Wednesday, September 9, 2009

An Older Woman's Wisdom - Susan

I was blessed to find yet another letter, another wealth of wisdom from Susan, mentioned in The First Day of School. Tim and Susan were another couple that greatly influenced us during our growing-up years as parents. They have a slogan to their lives,

"Married in 80,

Had one child in 81,

two in 82 (one handicapped)

third pregnancy in 83."

I remember that they had four in diapers at once. That's alotta babies. That's alotta love. That's alotta work.

Add to the fact that Tim traveled often for work, they moved a lot, they were involved in a tremendous amount of hospitality, poured their lives into others, had people live with them, led Bible studies and were always actively involved in church planting and/or church growth and you wonder how Susan kept it together.

But, she did.

I remember staying in their clean home with preplanned and healthy meals, always desert, the kitchen cleaned up right away amidst laughter and good fellowship. Her kids were bathed every night and she put the girls' hair in curlers.

In about 1993, I asked her to write down her advice for me on keeping a clean/organized/hospitable home. I have kept the letter, read and re-read it and passed it on to other young moms. Blogging gives a greater audience, so I am praising the Lord I saved this letter!

She covers a lot more ground than just housework.

"As we go through mothering, first of all, we must be convinced that it's the most blessed and privileged position we can have, and I know you do. God calls us to it. It's our #1 mission field, so don't let me hear you say, "How can I serve the Lord?" :) We're training little soldiers to be big soldiers. Thank the Lord for each soldier He's given to you to direct and order for His purposes. When the soldiers get out of line, lovingly get them back into line. (on the double! - don't wait!)

How does one organize the household? Good question. It takes hard work and constant planning. I was trying to recall how it was when I had four little ones around me daily. I have four bigger ones around me daily now and I see how much easier it was to discipline for naughty deeds than it is now to discipline for naughty attitudes. The scope of busyness changes as kids grow - instead of picking up toys, you are transporting kids here and there, cleaning up baking messes that they didn't do the way you'd approve of, etc. Face it; each stage has its training areas.

Do you make lists? I never did, but I do now, simply because I forget if I don't.

To run our household I think in the quietness of the evening about what needs to be done the next day and then plan how much time it takes to do them and arrange them around meal preparation, etc.

Generally speaking my motto was and is: Unless all is in place prior to bedtime, it'll only add to the next day's load, so don't allow it.

1. Have a place for everything and train yourself, your husband and kids to put things in their place.

2. No dishes in the sink at bedtime. Start the day with everything intact.

3. Have your quiet time during naps, if possible. (I ended up having my quiet times in the early morning and studied at naptime.)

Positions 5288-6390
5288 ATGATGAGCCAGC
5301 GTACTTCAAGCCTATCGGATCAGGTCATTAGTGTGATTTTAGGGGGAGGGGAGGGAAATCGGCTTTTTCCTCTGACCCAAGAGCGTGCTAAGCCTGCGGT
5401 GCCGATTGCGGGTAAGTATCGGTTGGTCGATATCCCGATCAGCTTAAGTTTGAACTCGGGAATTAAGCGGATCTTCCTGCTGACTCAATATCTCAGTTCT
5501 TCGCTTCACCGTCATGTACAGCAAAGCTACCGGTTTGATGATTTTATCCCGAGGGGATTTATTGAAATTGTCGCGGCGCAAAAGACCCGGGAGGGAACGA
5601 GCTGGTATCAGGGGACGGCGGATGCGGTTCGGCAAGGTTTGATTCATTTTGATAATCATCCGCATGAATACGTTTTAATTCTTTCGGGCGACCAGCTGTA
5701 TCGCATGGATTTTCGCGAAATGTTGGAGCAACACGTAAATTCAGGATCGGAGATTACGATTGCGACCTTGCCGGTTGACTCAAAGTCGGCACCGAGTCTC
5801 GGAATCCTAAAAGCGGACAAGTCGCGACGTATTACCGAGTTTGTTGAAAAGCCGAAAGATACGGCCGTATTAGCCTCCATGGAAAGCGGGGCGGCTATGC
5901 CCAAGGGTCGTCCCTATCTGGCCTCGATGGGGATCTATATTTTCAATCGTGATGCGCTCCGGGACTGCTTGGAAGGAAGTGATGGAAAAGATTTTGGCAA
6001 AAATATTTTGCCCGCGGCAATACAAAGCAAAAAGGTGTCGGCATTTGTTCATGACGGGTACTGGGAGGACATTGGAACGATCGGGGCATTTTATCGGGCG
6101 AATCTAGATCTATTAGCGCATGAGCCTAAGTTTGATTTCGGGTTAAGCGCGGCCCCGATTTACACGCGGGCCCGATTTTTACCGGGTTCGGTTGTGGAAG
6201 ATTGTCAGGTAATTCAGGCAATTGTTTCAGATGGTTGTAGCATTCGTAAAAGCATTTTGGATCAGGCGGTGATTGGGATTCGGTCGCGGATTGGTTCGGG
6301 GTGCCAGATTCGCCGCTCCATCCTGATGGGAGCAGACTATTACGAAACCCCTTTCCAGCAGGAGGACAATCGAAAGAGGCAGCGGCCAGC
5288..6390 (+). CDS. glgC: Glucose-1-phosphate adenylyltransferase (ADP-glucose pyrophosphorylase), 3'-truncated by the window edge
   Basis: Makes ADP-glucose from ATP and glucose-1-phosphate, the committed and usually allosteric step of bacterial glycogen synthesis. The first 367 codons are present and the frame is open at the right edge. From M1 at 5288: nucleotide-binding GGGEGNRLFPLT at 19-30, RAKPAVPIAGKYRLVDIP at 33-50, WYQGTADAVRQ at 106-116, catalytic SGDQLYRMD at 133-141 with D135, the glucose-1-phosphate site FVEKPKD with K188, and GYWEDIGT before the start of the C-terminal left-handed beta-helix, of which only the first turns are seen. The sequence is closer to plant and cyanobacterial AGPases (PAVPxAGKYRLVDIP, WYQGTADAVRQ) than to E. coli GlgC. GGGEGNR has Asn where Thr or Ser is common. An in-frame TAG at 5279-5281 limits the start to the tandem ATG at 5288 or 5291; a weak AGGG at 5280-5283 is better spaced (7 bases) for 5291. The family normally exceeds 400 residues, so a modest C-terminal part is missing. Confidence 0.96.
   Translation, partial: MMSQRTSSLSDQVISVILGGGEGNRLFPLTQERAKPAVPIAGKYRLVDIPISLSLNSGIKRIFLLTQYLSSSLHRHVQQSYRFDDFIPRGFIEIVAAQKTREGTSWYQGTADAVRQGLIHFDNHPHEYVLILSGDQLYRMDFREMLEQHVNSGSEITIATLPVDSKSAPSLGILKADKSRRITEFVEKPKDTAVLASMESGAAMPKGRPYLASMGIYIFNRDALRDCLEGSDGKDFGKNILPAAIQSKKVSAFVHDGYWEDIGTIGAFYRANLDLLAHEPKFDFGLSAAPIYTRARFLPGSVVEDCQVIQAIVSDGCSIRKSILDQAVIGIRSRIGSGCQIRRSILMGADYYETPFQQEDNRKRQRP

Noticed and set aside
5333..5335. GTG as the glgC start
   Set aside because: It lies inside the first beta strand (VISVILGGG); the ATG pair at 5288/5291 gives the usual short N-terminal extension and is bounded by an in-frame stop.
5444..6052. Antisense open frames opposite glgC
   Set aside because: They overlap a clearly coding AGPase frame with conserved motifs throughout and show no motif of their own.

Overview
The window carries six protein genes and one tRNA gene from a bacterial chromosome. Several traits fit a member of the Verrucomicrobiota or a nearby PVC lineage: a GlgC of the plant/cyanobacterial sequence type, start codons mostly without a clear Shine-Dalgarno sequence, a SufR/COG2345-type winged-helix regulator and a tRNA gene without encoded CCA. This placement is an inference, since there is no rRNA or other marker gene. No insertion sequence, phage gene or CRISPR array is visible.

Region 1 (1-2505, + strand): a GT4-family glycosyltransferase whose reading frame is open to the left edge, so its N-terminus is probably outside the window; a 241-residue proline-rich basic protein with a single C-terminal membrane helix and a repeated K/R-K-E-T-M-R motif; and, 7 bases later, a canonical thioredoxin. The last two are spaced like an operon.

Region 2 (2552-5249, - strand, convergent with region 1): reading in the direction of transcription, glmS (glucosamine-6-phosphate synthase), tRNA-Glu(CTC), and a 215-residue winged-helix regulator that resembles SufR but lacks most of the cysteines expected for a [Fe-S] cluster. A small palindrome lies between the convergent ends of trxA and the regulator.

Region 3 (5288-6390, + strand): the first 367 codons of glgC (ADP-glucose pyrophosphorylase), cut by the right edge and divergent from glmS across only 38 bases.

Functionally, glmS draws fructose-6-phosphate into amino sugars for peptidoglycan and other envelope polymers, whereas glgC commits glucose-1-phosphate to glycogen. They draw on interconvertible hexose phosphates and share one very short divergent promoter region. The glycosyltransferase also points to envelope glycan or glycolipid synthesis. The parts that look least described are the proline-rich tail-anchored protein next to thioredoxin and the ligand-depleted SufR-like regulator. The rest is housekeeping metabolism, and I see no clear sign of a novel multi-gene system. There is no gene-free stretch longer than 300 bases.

4. Don't let papers stack up on the cupboard - another end of the day project if not done during the day.

5. Throw anything that is clutter- if you don't use it, pitch it.

6. Whenever you start something, finish it before going on to the next thing.
ex.) Baby Grace needs a bath. Give bath, feed and settle down and before starting dinner, go back and put bath stuff away if not already done. Keep on top of things one by one. Some days there are those things that pile up, but don't let it be the norm.

7. Plan simple meals. While kids are happily playing, peel your spuds for supper, even if it's only 3:00pm and supper is as 6:00 pm. The kids will get more cranky later and then that'll be out of the way. Always trouble shoot and be prepared ahead of time.

8. Keep up with the laundry. Do it daily - sheets and towels one day, clothes every other day. Iron as the clothes are washed - don't let it pile up. That's too discouraging. Even if it's three shirts, do it.

Building a happy home takes sacrifice on our part, too. I don't always feel like playing a game, but sometimes I must do it to give the boost needed. Then, the kids leave me alone and I can work like mad.

Get Scott to take the kids out for one hour and have an uninterrupted time to work now and then too. Amazing what one can get done.

Make deals with your kids.
Ex.) when the timer on the stove rings, everybody pick up 10 toys quickly and bring them to me! (You'd be surprised how putting a # on the items will motivate.)

Now that I've rambled and make it sound so easy, let me tell you it's not. It's hard work that goes on, day in and day out. We aren't always happy. Laundry isn't always done. Meals aren't always on time. In short, I'm not perfect even when striving to be and the Lord knows the humbling I need.

I hope your day is organized enough to have a slot of time to get through this mess. Don't let it clutter up your cupboard, OK?

"Love your husband, love your children, work at home, be pure, sensible, kind, be subject to Scott that the word of God may not be dishonored."

May the Lord bless your life with Susan's advice as it has blessed me!


  1. I've thought of Susan often lately as baby #9 was thought to have have some special needs at one time. Doesn't look like it now but her attitude was a great comfort to me while I waited to hear of my baby. Thanks for her letter.


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